Henk Schiffmacher is a famous Dutch tattoo artist. That means he draws pictures in permanent ink on people’s skin.
Recently, he created the design of an elephant on Lilian Rachmaran’s back.
“Highbrow to lowbrow” is how the artist described his latest project. The project involves “inking” artwork by Rembrandt van Rijn onto the skin of visitors to the building the famous Dutch painter once called home.
The Rembrandt House Museum has changed one of its rooms into a tattoo area for something it calls, “The Poor Man’s Rembrandt.” The one-week event involves Schiffmacher and other top Amsterdam tattoo artists.
For between about $54 and $270, visitors can get their own permanent reminder of Rembrandt.
Schiffmacher told The Associated Press, “It’s a juxtaposition — a jump from high to low, from highbrow to lowbrow.” He added, “And it’s great that these two worlds can visit one another. Actually, it’s really one world because it’s about art.”
Museum Director Milou Halbesma said the event is a way of bringing new visitors to the historic house and getting people closer to the artist.
“I think it’s a very good...way to have your own Rembrandt,” she said.
The event has already proved a hit. All appointments available online were filled within 10 minutes, she said. However, there are still some spots available for people who walk into the museum and wait their turn.
Schiffmacher and others have taken some of Rembrandt’s drawings and changed them to work for tattooing. For example, the artists make lines thinner, so they do not grow together as the skin of the tattooed person ages.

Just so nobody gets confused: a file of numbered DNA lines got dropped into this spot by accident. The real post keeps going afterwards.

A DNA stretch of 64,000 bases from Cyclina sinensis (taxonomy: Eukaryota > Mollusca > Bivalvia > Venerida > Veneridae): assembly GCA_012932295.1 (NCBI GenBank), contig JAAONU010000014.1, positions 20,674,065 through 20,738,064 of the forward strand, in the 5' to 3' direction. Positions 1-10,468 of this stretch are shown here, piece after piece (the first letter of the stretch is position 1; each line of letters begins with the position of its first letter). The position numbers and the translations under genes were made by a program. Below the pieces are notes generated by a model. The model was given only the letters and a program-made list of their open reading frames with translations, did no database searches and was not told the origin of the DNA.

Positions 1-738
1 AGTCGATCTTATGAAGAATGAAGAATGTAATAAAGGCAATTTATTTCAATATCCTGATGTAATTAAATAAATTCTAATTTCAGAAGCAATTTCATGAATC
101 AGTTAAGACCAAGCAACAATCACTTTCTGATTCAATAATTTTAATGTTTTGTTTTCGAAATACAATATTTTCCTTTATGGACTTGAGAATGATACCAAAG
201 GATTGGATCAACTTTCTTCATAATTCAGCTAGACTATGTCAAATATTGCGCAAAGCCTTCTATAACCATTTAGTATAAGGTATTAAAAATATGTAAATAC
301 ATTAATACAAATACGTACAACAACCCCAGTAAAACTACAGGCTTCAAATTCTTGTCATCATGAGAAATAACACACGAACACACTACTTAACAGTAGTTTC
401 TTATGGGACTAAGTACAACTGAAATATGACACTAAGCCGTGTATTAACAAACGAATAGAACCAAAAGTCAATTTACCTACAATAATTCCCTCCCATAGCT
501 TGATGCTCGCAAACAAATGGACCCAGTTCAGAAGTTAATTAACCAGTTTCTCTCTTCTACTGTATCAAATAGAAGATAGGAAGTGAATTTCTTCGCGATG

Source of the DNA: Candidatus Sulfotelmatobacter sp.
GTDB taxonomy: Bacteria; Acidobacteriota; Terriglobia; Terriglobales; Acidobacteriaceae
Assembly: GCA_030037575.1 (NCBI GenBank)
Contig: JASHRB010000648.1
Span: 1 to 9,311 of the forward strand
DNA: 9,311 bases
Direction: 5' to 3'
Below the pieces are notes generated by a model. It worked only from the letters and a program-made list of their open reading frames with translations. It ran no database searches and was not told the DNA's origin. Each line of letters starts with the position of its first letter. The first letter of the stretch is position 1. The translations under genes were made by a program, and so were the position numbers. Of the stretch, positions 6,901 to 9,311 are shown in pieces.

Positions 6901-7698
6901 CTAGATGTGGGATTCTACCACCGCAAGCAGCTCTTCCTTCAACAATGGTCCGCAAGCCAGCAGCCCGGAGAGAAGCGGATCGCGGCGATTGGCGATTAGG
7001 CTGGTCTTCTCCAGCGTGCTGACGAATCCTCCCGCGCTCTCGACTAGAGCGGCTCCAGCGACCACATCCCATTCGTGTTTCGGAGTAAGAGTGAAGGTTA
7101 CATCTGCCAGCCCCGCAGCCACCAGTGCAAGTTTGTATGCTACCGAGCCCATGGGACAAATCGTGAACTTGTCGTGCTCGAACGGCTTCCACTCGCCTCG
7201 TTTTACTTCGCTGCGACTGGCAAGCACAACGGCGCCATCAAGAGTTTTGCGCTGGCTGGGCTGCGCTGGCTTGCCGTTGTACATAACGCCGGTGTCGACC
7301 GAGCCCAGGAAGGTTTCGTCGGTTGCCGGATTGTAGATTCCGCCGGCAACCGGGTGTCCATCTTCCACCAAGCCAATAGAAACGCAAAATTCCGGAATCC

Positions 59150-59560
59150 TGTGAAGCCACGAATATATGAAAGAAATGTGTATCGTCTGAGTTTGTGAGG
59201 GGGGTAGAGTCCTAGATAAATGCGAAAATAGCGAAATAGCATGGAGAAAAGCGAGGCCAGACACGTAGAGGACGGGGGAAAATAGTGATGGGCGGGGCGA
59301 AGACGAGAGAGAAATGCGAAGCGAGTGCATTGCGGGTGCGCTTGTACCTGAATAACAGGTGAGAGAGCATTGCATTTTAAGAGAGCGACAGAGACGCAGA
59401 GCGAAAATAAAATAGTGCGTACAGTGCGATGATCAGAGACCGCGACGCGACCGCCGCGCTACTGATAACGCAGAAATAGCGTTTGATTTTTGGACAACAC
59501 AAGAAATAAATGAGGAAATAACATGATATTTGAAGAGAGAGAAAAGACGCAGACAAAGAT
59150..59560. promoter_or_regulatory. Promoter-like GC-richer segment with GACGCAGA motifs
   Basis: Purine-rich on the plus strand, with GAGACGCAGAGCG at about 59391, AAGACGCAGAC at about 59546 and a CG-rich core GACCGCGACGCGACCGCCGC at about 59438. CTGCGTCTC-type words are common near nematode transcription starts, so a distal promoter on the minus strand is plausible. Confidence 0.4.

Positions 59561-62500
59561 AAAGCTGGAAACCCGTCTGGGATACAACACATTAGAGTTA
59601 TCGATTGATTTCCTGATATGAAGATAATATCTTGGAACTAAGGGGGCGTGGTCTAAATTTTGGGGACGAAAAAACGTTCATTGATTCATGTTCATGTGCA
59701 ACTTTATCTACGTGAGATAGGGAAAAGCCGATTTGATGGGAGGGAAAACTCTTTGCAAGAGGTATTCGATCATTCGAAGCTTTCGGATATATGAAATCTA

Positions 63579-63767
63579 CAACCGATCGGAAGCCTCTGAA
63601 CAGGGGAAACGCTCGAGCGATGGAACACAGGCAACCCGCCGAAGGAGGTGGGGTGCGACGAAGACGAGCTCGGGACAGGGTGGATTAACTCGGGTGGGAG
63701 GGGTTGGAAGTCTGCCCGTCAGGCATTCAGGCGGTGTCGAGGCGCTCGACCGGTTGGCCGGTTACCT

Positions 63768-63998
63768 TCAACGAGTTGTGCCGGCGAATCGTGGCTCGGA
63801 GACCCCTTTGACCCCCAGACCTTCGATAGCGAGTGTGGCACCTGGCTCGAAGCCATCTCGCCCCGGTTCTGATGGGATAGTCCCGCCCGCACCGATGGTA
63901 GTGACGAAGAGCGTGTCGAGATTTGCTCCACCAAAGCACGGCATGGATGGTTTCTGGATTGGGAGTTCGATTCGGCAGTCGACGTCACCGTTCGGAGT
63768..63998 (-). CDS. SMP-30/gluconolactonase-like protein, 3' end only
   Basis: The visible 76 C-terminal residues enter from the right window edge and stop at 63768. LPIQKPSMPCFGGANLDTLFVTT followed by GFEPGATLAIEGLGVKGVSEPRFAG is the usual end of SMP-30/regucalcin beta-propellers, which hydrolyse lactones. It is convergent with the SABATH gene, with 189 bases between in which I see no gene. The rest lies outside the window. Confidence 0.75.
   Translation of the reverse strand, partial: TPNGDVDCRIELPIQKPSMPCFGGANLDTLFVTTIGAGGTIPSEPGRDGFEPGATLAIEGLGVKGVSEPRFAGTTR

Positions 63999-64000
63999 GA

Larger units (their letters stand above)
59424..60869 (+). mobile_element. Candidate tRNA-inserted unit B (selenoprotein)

The tattoo artists see similarities between their work and the artist’s quick drawings — but there is one big difference.
“The canvas is different,” Schiffmacher said. “The canvas can talk to you, move too much, float, even faint. That didn’t happen for Rembrandt.”
Rachmaran works at the museum. She was the first person in Schiffmacher’s chair.
She got his version of one of Rembrandt’s famous drawings of an Asian elephant. The creature, named Hansken, first arrived in Amsterdam in 1633 on a ship from Ceylon — now Sri Lanka — as a gift for the Prince of Orange.
Rachmaran said, “I love the animals, they’re so spiritual and smart...”
Speaking about her tattoo, Rachmaran added, “I’m very honored to have one made by Henk himself."
I’m John Russell.
Mike Corder reported on this story for the Associated Press. John Russell adapted it for VOA Learning English.
Words in This Story
tattoo – n. a picture that is drawn on a person's skin by using a needle and ink
museum – n. a building in which interesting and valuable things (such as paintings and sculptures or scientific or historical objects) are collected and shown to the public
juxtaposition – n. the act of placing (different things) together in order to create an interesting effect